Saturday was a hike the Hancock Loop kind of day. The morning started out cold. When I left Concord it was 9 degrees and during the drive it hovered between 5 and 10 degrees. It was a high of 14 when I started from the Hancock parking lot on the Kancamagus Highway.
I know this trail so well. I’ve been on it five times already in the last two years. Attempting North and South separately in all seasons. Today my goal was to do the entire loop. In my mind I knew that if it didn’t feel right I would turn around: too icy, too cold, too scary.
All reasons to turn around.
At mile 3 I met my first hiker. A solo, woman on her way back to the trailhead. At 10:00 she had already done the loop – impressive. She told me she had an early start and the conditions on the ridge were amazing: no wind, some soft snow and no snowshoes needed. She warned of icy conditions going up and coming down but said all very doable. Running into her gave me the confidence that I could do this loop.
I’m so glad I did. Going up South Hancock was tricky. Icy spots had me grabbing trees and stumps to get up. Steep. Steep.
The ridge was awesome. Fluffy snow, cool views, no wind. I started to run when I could and felt giddy, laughing to myself at the pure joy of being at 4,000 feet in December. Joy. Joy. Joy.
A little more climbing to North Hancock and then down the steep trail back into the valley.
We hiked 9.5 miles; the most mileage Winnie has ever hiked.
Today, Sunday is a 16 mile run and then a recovery day on Monday.
We hiked Mount Tom today, the day after Thanksgiving. There were a lot more people and dogs on the trail compared to yesterday on Tecumseh.
I wore snowshoes because reports said some overnight snow and I’m a bit of freak when it comes to hiking alone in the winter so I’m prepared.
I should’ve brought my spikes, but I left them in the car. (Note: always bring spikes.) The monorail is fine and living well on the Avalon and A-Z Trail to Mount Tom. Snowshoes were overkill ,however I feel like I contributed to the overall tidiness of the monorail so I’m okay with it!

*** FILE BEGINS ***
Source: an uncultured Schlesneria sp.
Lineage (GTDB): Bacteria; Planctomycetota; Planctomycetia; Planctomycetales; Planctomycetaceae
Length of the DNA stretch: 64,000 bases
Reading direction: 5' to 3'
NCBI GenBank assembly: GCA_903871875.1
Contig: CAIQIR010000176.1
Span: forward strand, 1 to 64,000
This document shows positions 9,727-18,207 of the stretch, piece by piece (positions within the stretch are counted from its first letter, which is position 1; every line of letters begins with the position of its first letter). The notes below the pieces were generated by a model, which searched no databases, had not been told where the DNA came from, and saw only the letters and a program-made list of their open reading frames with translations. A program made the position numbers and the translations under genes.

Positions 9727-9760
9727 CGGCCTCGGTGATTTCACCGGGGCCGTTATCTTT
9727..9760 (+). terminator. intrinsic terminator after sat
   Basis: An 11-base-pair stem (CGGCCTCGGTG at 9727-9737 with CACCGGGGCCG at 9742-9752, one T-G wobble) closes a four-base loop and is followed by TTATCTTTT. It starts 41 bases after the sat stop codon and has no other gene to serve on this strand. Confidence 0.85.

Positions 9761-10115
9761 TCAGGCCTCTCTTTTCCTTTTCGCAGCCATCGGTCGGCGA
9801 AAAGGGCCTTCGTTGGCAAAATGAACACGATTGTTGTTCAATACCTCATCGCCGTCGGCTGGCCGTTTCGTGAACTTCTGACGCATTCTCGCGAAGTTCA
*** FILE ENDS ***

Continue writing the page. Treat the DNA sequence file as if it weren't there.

The A-Z Trail is steep in sections and I was running out of steam until I met a wonderful couple about 500 yards from the saddle who told me “that’s the worst of it, you’re almost to the saddle and it’s a nice hike to Tom”.
OMG – I love these people. They made me so happy when I was dying from too much uphill and wearing clucky snowshoes when spikes would have sufficed.
The summit was socked in with fog but I don’t care. I made the summit and it was freaking beautiful! So many nice people along the way who loved on my dog even though she barked at them (why is she barking when she typically doesn’t care about other people or dogs?). Every. Single. Hiker. Was. Awesome. And the dogs we met were so freaking cute and happy! It was a great day.
I’m happy to be home after being in mid-winter conditions in Crawford Notch.
4,000 footer Number 2 done – 48-4,000-footers-in-my-49th-year. This goal is getting me out there everyday I can, and pushing my limits and making me do the things I say I’m going to do.